This stands out especially in a comparison of gang membership between Honduras, Guatemala and El Salvador (the so called northern triangle countries) and Nicaragua. The US Government Accountability Office reports that “Nicaragua has a significant number of gang members, but does not have large numbers of MS-13 or M-18 members, perhaps due to the fact that Nicaragua has had a much lower deportation rate from the United States than the ‘northern triangle’ countries.”

Though far more established than many cartels, street gangs are often portrayed as junior players to Mexican drug trafficking organizations, like Los Zetas. Here’s an example, from the United Nations Office on Drugs and Crime: “The Zetas are chronically short of manpower, and so may recruit mareros [gang members] with promise, but on an institutional level, they will most likely continue to use the maras instrumentally.” Being there in Tegucigalpa trying to do interviews with people about the violence, I couldn’t help but notice uncanny similarities between gang controlled areas and places said to be run by groups like Los Zetas: residents and victims terrorized into silence, the charging of regular extortion payments, the involvement of local police in criminal activities, and street level surveillance on a street corner to street corner level.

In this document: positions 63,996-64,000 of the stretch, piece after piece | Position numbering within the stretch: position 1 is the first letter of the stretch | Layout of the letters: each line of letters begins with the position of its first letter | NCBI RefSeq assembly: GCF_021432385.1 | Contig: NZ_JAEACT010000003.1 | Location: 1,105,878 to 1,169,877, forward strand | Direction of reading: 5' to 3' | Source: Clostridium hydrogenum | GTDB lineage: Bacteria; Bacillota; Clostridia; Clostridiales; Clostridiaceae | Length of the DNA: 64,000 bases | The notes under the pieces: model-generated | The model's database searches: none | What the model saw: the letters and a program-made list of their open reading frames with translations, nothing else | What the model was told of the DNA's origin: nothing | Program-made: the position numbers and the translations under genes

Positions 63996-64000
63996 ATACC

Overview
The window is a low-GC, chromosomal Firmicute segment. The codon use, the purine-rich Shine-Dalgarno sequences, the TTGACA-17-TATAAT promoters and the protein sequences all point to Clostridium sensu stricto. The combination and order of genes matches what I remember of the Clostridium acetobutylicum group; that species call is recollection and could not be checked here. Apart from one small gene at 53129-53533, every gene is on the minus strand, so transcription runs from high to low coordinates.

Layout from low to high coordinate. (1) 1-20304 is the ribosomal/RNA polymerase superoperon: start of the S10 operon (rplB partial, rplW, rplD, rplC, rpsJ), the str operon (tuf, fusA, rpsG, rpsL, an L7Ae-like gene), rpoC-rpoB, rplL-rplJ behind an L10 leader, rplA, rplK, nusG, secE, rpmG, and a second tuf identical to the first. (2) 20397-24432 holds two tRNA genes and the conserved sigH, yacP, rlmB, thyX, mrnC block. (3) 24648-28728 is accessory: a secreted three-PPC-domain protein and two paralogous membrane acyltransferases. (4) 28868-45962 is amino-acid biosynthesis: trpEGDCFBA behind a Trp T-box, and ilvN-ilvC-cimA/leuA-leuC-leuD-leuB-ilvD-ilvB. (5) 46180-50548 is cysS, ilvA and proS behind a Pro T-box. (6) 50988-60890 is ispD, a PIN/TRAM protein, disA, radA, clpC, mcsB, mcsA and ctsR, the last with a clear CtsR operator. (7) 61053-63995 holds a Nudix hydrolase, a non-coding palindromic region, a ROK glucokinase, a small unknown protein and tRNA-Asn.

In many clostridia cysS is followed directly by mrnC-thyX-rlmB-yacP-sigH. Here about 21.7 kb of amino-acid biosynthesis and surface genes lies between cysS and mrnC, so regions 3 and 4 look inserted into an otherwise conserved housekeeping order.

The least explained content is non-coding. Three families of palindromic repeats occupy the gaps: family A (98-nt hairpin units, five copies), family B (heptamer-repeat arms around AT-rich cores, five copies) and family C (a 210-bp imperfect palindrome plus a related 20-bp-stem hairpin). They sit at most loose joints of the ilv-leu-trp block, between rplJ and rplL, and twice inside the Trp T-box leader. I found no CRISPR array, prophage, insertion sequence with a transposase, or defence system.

But the Maras have a much longer history than a group like Los Zetas, which have existed as a totally independent organization for less than a decade. In so many ways, it seems like rather than the Zetas attempting to integrate mareros into their membership, it’s the Central American street gangs that provide a model for territorial control and for building a long term economic strategy that is not tied to drug shipments.